My fascination with using expressive arts as medicine, as a creative unblocking process and to deal with my aTCK (adult third culture kid) issues has grown since I discovered the field during my days as a student in the UK. At the time I was knee deep into a tough Masters in Molecular Biology/Medicine. Looking back, I realised that at the time, most of my friends happened to be students of art therapy and drama therapy. Now 16 years later,  here I am once again getting involved in this field in deeper and more authentic ways, especially since I discovered my newly found identity as an adult Third Culture Kid (aTCK) and getting used to feeling comfortable in my own skin as an aTCK. I have always wanted work in the area of arts, healing and wellness around the globe, whether that was being a doctor or a psychologist or a counsellor – the more accepted paths towards curing illnesses in patients. Though, in the end I didn’t choose those paths of study, I have the opportunity to delve into the alternative path of integrated arts therapy and psychotherapy, through meeting like minded people, through going deeper in body movements, organising travel retreats with a deep culture and arts engagement. Which is why, when I heard that Austrian based Romana Tripolt, 5R teacher and a trauma psychotherapist was breaking her journey in Dubai (for her amazing workshop that I attended), after her wellness retreat in India, I had to meet up with her to learn more about her work.

Romana Tripolt just outside Dubai Mall, in front of Burj Khalifa.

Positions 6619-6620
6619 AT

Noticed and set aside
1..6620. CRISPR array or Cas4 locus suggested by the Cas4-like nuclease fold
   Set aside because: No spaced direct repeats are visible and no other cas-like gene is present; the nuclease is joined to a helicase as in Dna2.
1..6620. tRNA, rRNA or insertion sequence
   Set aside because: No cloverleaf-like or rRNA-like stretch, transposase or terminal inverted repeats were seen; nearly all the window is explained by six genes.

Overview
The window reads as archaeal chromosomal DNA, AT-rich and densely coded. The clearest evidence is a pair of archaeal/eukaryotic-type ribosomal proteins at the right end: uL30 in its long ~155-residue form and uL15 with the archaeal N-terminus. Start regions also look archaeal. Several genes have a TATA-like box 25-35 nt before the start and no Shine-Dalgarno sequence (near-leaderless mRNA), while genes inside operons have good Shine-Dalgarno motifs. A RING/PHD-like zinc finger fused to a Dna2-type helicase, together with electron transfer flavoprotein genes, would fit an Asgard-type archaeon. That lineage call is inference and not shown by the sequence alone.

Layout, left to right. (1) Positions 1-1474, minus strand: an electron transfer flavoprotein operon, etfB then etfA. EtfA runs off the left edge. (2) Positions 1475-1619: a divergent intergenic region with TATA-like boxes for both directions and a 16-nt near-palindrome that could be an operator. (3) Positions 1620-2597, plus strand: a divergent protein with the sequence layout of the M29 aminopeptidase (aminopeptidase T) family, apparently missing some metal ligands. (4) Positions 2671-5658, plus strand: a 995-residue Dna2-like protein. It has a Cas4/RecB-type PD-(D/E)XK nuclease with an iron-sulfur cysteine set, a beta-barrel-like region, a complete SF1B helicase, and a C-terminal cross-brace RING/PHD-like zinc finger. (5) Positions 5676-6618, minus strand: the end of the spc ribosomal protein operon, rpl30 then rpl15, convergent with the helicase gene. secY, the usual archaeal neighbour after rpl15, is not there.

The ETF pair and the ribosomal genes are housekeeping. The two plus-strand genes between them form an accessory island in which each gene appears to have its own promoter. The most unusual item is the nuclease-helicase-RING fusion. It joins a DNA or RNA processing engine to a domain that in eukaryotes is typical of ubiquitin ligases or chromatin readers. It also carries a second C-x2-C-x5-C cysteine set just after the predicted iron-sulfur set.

Romana Tripolt just outside Dubai Mall, in front of Burj Khalifa.

She was seated, a tall angel in white, in the midst of the Dubai Mall glory. At a distance the music fountains waited to blossom into song, hoping, perhaps for Romana to dance and sing along.

Before we jump into the interview, it is apt to define certain terms for better use. Psychotherapy is loosely defined as helping the patients from a psychological view to better their wellbeing. In the past, it has been used as part of the professions of psychotherapist, psychologists, but from what I understand, it is becoming a stand-alone profession in many parts of the world. Depending on which jurisdiction you are under, it could be a regulated profession.

Arts psychotherapy helps the patient to work through his  psychological issues through various art forms, which will include art, drama/theatre, dance/movement, sand play, poetry/writing, music and sculpture/clay (I would like to add handcraft and photography therapy to this, as I use these in my own wellbeing in combination with dance and writing).

Romana with her husband Martin Steixner. On the balcony of Kinukuniya's coffee hotel.

Romana with her husband Martin Steixner. On the balcony of Kinukuniya’s coffee hotel.


Coming back to Romana. She is a holistic psycho-trauma therapist – which means a therapist that helps people who have experienced deep trauma, whether that be through abuse of any sort, through accidents, which could lead to a withdrawal from life and a strain on family relationships – and ultimately into Post-trauma Stress Disorder (PTSD). If you want to know more on this subject, best read a well written paper from the journal Journal of Occupational Medicine and Toxicology.


Dance out Loud! Romana in the spontaneous dance rhythm! Photo supplied by Romana Tripolt.

Dance out Loud! Romana in the spontaneous dance rhythm! Photo supplied by Romana Tripolt – a melody in flight! Photo supplied.

Romana, so what exactly is your specialty:

My specialty is in holistic psycho-trauma therapy where I help patients to process the past, by paying attention to the body, the emotions, the mind and the individual spiritual attitude. I also use EMDR (Eye Movement Desnsitization and Processing). Besides my work as a licenced therapist, I also offer advanced training in EMDR and ‘EMDR in motion.’